For those of you who saw the Business of Being Born, and were of the mindset that Abby's birth "ruined the film", lets re-discuss, shall we?
Firstly, I will be completely honest and say that I was one of those very people, so I am no stranger to the idea. I too (temporarily, last fall) thought that "the lovely pretty homebirth film ended with a yucky depressing c section" and even joined on the bandwagon of snipey snipe comments like noticing that the baby at the 8 month follow up was drinking from a bottle! See! Bad Mommy! C Sections make you not breastfeed! Yeah! Yeah! (so, so pathetic)
Look, this woman had a 3 pound, preterm, breech baby, and neither her midwife nor her were of the mindset that this was something they would handle at home, and so they transferred. For every person who wanted to leave this out of the film, what the hell are you actually saying--that we just leave out real life? Just leave it out. Pretend it didn't exist. It made you feel yucky? It blew the little dream that all babies are born perfect if only we believe? Maybe she bought wrong fairy dust, perhaps? Didn;t buy the right Pier One cushions for her meditations? Didn't pick up a Birth Works t shirt? What exactly is going on here?
"Just Leave It Out". Well, its easy enough to do with film, but she is real. I am real. You know someone who is real. Whose birth didn't pulse with golden light. Whose baby was extremely small or extremely large or malpositioned, or a thousand other things didn't go right for the homebirth dreams. But guess what, folks, you cant just leave her out, because she is a mother just like you. There is no copy-paste-delete-rewind in life, (and this crap is what Dr Amy FEEDS on, by the way) You cant just leave her out because she isn't just a digital blip, she is a real life mother, a person, with a baby!
(As far as bottle feeding, for gods sake, we don't know what any of those other women did or didn't do as far as feeding their babies because only Abby had the 8 month check-in on film)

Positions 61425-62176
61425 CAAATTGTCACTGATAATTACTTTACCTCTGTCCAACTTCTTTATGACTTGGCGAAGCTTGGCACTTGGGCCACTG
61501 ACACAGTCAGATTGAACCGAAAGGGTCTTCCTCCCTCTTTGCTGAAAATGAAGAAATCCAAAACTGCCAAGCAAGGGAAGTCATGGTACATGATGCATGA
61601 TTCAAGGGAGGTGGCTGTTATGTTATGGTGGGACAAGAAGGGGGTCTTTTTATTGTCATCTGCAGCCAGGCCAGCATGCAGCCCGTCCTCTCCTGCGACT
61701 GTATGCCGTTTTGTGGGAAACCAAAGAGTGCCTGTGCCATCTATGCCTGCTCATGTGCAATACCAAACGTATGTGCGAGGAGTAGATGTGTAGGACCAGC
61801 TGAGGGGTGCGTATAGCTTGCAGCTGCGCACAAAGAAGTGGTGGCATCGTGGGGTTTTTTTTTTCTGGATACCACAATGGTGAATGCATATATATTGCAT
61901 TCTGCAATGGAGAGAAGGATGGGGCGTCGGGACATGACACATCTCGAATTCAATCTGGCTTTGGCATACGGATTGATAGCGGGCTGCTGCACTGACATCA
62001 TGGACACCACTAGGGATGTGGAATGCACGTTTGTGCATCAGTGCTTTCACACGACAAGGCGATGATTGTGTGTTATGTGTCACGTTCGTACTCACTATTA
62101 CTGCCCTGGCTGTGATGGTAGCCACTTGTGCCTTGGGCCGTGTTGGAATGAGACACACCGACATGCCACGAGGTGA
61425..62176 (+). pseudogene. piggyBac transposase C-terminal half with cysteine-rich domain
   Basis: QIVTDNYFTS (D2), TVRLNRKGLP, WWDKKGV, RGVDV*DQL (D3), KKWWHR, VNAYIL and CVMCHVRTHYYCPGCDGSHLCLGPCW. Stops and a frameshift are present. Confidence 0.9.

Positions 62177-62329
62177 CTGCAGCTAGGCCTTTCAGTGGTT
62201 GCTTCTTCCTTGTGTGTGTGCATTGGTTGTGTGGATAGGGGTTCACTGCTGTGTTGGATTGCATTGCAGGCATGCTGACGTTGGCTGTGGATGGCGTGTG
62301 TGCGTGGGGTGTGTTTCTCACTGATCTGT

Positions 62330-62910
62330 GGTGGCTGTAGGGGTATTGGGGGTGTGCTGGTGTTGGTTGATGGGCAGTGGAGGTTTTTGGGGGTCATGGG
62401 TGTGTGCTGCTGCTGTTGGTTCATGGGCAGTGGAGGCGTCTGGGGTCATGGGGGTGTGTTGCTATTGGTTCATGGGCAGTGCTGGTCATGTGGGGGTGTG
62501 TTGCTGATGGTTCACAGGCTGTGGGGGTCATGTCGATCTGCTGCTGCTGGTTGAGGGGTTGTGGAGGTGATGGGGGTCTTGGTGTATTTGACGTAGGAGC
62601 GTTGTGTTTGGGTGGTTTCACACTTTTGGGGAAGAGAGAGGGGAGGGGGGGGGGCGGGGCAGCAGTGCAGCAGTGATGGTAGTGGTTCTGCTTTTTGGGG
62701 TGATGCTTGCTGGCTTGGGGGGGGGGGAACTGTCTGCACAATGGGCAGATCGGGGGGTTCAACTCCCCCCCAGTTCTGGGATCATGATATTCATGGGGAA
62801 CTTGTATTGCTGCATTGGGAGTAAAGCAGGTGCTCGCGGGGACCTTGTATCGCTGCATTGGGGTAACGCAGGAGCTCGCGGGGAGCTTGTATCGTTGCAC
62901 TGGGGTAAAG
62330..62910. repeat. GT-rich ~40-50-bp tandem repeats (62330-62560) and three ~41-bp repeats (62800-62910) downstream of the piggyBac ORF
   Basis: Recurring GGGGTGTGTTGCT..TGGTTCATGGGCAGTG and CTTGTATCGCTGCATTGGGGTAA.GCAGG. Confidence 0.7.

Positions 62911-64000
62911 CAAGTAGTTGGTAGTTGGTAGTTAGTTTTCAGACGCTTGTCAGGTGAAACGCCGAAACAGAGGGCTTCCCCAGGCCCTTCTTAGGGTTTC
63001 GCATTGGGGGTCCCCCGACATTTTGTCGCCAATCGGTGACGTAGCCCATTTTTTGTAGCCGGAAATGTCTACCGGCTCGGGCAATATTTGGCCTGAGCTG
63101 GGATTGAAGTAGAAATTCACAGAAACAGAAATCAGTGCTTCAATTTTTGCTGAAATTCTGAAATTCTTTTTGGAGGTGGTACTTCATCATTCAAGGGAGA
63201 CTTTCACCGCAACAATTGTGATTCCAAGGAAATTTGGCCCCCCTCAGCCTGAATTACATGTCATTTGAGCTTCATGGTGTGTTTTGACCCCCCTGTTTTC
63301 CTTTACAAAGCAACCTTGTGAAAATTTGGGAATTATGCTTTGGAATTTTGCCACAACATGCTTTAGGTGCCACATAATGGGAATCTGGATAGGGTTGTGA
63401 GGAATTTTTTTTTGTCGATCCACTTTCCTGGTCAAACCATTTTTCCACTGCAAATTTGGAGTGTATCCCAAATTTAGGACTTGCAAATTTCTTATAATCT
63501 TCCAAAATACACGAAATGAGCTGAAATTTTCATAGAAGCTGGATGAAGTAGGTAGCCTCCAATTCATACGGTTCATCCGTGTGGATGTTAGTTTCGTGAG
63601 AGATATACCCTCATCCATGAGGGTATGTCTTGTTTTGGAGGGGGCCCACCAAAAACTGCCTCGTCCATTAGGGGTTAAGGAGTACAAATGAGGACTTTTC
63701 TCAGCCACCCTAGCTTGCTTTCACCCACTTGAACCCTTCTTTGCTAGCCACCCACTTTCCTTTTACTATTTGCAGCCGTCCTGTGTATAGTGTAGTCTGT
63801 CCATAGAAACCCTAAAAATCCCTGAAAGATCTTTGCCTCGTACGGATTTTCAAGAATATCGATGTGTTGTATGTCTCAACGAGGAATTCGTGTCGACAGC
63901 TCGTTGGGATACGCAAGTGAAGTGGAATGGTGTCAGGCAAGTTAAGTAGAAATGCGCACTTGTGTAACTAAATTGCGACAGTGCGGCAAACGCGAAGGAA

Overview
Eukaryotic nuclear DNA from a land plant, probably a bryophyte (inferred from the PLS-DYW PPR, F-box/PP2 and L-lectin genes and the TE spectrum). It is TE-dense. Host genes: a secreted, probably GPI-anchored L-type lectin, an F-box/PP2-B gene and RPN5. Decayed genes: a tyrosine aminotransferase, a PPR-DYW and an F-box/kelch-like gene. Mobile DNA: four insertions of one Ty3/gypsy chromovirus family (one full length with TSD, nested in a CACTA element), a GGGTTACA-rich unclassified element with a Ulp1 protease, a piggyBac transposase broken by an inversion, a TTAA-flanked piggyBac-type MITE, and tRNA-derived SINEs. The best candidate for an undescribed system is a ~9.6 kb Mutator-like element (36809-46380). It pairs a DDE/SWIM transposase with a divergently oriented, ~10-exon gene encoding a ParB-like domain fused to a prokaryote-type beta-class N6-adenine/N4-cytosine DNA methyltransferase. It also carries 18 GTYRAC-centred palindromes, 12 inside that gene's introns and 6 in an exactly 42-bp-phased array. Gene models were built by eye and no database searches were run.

I saw the movie this weekend, first time since November, it is out on DVD, with my midwife, KneelingWoman, and I really felt differently about it. I felt and feel ashamed at the things I thought and said when I first saw it. I guess I got caught up in the "sisterhood" of HomeBirth ONLY--but how sad, that I, someone who has been through so much when it comes to birth, could get swept up in that stuff so easily! The power of group mentality....it can be good and bad, for sure.
I hope Abby is doing well, no matter how that birth was "handled" on film, she is a woman like you and I, who got pregnant, had dreams, and it didn't go as planned. If you have lived this long and never had plans change, never had disappointment, never felt rejection and failure, then maybe only time will allow you the maturity and understanding needed to be a compassionate adult. I have been there. I have been ignored. I have been forgotten. I have experienced exactly what it is to have people avoid you, avoid calling you, avoid dropping in on you, kick you out of their club, their internet group, the Cool Clique, because your current pain kinda clashes with their happy plans that day. It SUCKS, and it takes a long, long time to heal from.
Don't turn away from your friends who have something like this going on. Don't wish Abby's birth wasn't in the film. Ricki left it in there not because she "had to", but because it showed reality, and it showed that yeah, sometimes you gotta transport. Cara her midwife, and Abby herself both knew they had to, and they did. It doesnt matter whether any of us think that the baby "could have made it" at home. It doesnt matter. A documentary was made, and it followed the journeys of several expectant women. The end.